Randy & the Rainbows

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Randy & the Rainbows
Also known asLater performed as:
Madison Street
Triangle
Them and Us
OriginMaspeth, Queens, New York, United States
GenresDoo-wop
Years active1962 (1962)–present
MembersOriginal members (1962–1963):
Dominick "Randy" Safuto
Frank Safuto
Mike Zero
Sal Zero
Ken Arcipowski

Randy Safuto's Randy & The Rainbows:
Randy Safuto
Frank Safuto
Anthony Vara
Charlie Rocco

Mike Zero's Randy & The Rainbows:
Mike Zero
Jack Vitale
Vinny Carella
Jimmy Bense
Randy Safuto and Christian Carrasco, one of the members of the Spanish doo-wop band The Earth Angels, during their participation in the festival of this genre at the Benedum Center for the Performing Arts in Pittsburgh, Pennsylvania
Randy And The Rainbows with The Earth Angels doo-wop band.

Randy & the Rainbows are an American doo-wop group from Maspeth, New York.

History[edit]

The group was formed in 1962 in a neighborhood of Queens, and featured two pairs of siblings, along with a fifth member. The Safuto brothers, Dominick and Frank, had previously sung in the group The Dialtones. They recorded with the producers of The Tokens, releasing the single "Denise" in 1963.[1] The name "Randy and the Rainbows" was chosen by the owners of Laurie Records after the group recorded "Denise".[1] The group had previously been called "Junior & the Counts" and "The Encores".[1]

"Denise" spent 17 weeks on the Billboard Hot 100, reaching No. 10,[2] while reaching No. 18 on Billboard's "Hot R&B Singles",[3] and No. 5 on Canada's CHUM Hit Parade.[4] The song was written by Neil Levenson, and was inspired by his childhood friend, Denise Lefrak.[5] In the late 1970s, the song became a European hit for Blondie, with the title changed to "Denis". Randy & The Rainbows' follow-up single, "Why Do Kids Grow Up", barely scraped into the pop charts at No. 97, and the group never charted again.[2]

Members[edit]

The original 1962 line-up was made up of:

  • Dominick "Randy" Safuto (April 19, 1947 – October 16, 2018, aged 71)[6]
  • Frank Safuto
  • Mike Zero
  • Sal Zero
  • Ken Arcipowski (May 26, 1944 – March 23, 2011, aged 66)[7][8]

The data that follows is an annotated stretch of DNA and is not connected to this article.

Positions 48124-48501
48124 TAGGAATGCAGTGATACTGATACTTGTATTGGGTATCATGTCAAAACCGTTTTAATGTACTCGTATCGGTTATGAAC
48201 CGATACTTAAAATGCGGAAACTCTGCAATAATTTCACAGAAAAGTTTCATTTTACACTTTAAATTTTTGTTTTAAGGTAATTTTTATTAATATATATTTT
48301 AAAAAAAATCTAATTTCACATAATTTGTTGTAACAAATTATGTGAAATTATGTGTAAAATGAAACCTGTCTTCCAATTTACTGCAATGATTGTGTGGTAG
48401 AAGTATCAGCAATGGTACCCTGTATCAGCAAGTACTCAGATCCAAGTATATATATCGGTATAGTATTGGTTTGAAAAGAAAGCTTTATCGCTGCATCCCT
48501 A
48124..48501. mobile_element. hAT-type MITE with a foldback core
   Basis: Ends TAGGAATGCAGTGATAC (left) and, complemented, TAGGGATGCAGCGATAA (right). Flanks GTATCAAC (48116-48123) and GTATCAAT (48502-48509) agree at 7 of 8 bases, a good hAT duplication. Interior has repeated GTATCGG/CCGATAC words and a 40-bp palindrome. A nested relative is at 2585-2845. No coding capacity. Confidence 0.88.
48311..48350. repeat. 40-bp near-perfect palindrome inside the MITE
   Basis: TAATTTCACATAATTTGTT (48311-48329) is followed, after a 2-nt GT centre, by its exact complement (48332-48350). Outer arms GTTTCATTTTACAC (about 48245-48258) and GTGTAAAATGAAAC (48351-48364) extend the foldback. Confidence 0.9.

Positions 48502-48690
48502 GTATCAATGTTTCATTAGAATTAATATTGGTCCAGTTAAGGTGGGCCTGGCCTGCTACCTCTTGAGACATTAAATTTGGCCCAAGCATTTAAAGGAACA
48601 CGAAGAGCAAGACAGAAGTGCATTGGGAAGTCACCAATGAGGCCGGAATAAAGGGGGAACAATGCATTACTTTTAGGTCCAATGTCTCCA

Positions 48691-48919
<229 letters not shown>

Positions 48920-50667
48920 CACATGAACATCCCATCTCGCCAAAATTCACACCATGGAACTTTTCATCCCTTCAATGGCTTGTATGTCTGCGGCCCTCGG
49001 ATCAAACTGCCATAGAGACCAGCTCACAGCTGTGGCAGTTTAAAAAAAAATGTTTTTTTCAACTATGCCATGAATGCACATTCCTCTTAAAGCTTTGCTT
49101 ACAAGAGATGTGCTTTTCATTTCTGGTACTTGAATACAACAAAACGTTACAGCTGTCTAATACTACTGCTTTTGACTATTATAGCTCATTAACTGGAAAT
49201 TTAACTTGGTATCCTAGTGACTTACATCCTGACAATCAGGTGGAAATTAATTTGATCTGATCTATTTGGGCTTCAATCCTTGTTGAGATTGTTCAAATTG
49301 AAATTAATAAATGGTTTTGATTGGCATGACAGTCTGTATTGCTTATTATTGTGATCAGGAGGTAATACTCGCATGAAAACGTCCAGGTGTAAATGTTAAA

Later years[edit]

They continued to perform under several other names (Madison Street, Triangle, Them and Us), and toured in subsequent years with The Spinners, Little Anthony and the Imperials, Tony Orlando, Blood, Sweat & Tears, Freddie Roman, Jay Black, Pat Cooper, The Beach Boys, Dionne Warwick, and The Four Seasons.[9] They released a new album, entitled Play Ball, in 2001 on producer Jimmy Wisner's label WizWorks.[10]

Two similarly named groups[edit]

Two groups now exist carrying the same name, one led by the Safuto brothers (Randy and Frank), the other led by Mike Zero.

Randy Safuto's Randy & The Rainbows

This is made up of the Safuto brothers, members are as follows:

  • Randy Safuto (died October 16, 2018)
  • Frank Safuto
  • Anthony Vara (died December 26, 2016)
  • Charlie Rocco

The group appeared on the 2001 PBS special Doo Wop 51; it featured Randy's group plus Mike Zero.

Mike Zero's Randy & The Rainbows

This is made up of

  • Mike Zero
  • Jack Vitale
  • Vinny Carella (died 2012)
  • Jimmy Bense (joined 1990)[11]

Discography[edit]

Albums[edit]

  • 1982: C'mon Let's Go!
  • 2001: Play Ball

Singles[edit]

  • 1960: "Johnny" (as The Dialtones)
  • 1960: "'Till I Heard It from You" (as The Dialtones)
  • 1963: "Angel Face"
  • 1963: "Denise" (US Billboard Hot 100 - No. 10)
  • 1963: "Why Do Kids Grow Up" (US Billboard Hot 100 - No. 97)
  • 1963: "Come Back"
  • 1963: "Don't Worry, I'm Gonna Make It"
  • 1963: "Dry Your Eyes"
  • 1963: "Happy Teenager"
  • 1963: "No Love"
  • 1964: "Little Star"
  • 1964: "She's My Angel"
  • 1964: "Strike It Rich"
  • 1965: "Joyride"
  • 1965: "Little Hot Rod Suzie"
  • 1966: "Bonnie's Part of Town"
  • 1966: "He's a Fugitive"
  • 1966: "I'll Forget Her Tomorrow"
  • 1966: "Lovely Lies"
  • 1966: "Quarter to Three"
  • 1967: "I'll Be Seeing You"
  • 1982: "Debbie"*
  • 1982: "Try the Impossible"
  • 1984: "Remember (Walking in the Sand)"

References[edit]

  1. ^ a b c Warner, Jay (2006). American Singing Groups: A History from 1940s to Today. Hal Leonard Corporation. p. 433. Retrieved March 19, 2018.
  2. ^ a b Randy & the Rainbows - Chart History - The Hot 100, Billboard.com. Accessed September 30, 2015
  3. ^ "Billboard Hot R&B Singles", Billboard, September 28, 1963. p. 20. Retrieved April 11, 2018.
  4. ^ "CHUM Hit Parade – Week of August 19, 1963". Archived from the original on November 7, 2006. Retrieved 2016-01-21.. Chart No. 336. CHUM. Accessed December 16, 2015.
  5. ^ "Milestones", Billboard, February 2, 2008, p. 60. Retrieved April 11, 2018.
  6. ^ "Dominick Safuto". Wioe.com. 24 October 2018. Retrieved 7 November 2018.
  7. ^ Rock, Doc. "The Dead Rock Stars Club - 2011 January to June". Thedeadrockstarsclub.com. Retrieved 7 November 2018.
  8. ^ "Obituary for Kenneth P. Arcipowski at Papavero Funeral Home". Papaverotributelink.com. Retrieved 7 November 2018.
  9. ^ "Randy & the Rainbows - Biography & History - AllMusic". AllMusic. Retrieved 7 November 2018.
  10. ^ "Play Ball - Randy & the Rainbows - Songs, Reviews, Credits - AllMusic". AllMusic. Retrieved 7 November 2018.
  11. ^ [1][dead link]

External links[edit]